I invited Alistair Salmon, John Halsted and Dave Covey to the team. Sadly we kept on losing. Although in parts we played some great footballs, losing was the general thread for most of that season. So London Town FC, our team, came last in the Westway Sunday League, a four team league.

The second season started at some point in July 2011. A new player named Alban Bytyqi joined the team. He asked to take over the management of the team. Under his leadership the team started to take shape. We brought in new players and the team started to play a better organised game. More new player joined in every position, and we were fortunate to find Vinnie the goalkeeper. However will still kept leaking goals in.

Although Alban’s management of the team had made a difference, the team lost most of the games in the first season of his leadership. During the last season of 2011, Alban’s second season in charge, everything changed. We soon set in to be the team to beat. Our team had settled in and was playing proper passing football, defending like a team and had an amazing defensive midfield and a striking force up front; as Dominic Steward and Albi Vlora scored 20 and 10 goals respectively.

All good stories have a fairy tale ending. For the first time the team had real expectations and there was a great momentum. The winter season was nothing short of a great achievement. The team personnel was set and organised. Most of our games were won, of them we won 9 – 4. Three of our games were drawn and only two were lost.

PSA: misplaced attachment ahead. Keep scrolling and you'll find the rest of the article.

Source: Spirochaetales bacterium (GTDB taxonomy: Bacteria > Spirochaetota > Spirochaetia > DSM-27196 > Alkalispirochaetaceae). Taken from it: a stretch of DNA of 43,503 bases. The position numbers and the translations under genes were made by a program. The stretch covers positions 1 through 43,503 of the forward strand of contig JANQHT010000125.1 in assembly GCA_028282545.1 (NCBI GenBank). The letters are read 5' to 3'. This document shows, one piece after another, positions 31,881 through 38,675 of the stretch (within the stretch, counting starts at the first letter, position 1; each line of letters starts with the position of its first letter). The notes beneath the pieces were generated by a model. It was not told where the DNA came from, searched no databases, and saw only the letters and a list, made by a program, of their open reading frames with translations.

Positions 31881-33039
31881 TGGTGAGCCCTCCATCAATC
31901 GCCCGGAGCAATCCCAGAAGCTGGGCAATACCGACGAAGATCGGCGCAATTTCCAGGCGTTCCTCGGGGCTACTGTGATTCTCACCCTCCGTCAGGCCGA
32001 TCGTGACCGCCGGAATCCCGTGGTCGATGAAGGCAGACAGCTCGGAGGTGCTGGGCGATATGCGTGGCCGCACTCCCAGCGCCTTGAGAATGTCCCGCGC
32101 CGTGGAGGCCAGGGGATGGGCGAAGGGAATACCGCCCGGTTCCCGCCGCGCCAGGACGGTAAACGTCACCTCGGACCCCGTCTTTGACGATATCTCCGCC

We knew we were well positioned in the hunt for silver wear. The team realised that we could go on to win the season’s final title. Nerves got tense. We topped the league table a couple of times but were knocked off by our seasonal arch rivals the Blues. With three games to go, it was time we faced them again, this time for a final show down. We beat them 6 – 3. With this victory our team topped the league by two points. We had to win the next game against the Yellows who had been 3rd in the league during the entire season. We beat the yellows 5 – 2 and won the WSL title for the first time. Like all fairy tale endings we didn’t need the last game.

The chanting of CHAMPIONES, CHAMPIONES, OLE, OLE, OLE was echoed from the stands. The crowd was only its tens but still I know myself and the entire team felt an amazing sense of pride in this achievement. Not even Man City with all their billions had created a championship winning side. We had started as zeros and ended the year as heroes. One word would explain this achievement “TEAMWORK” win, lose or draw that’s how we play.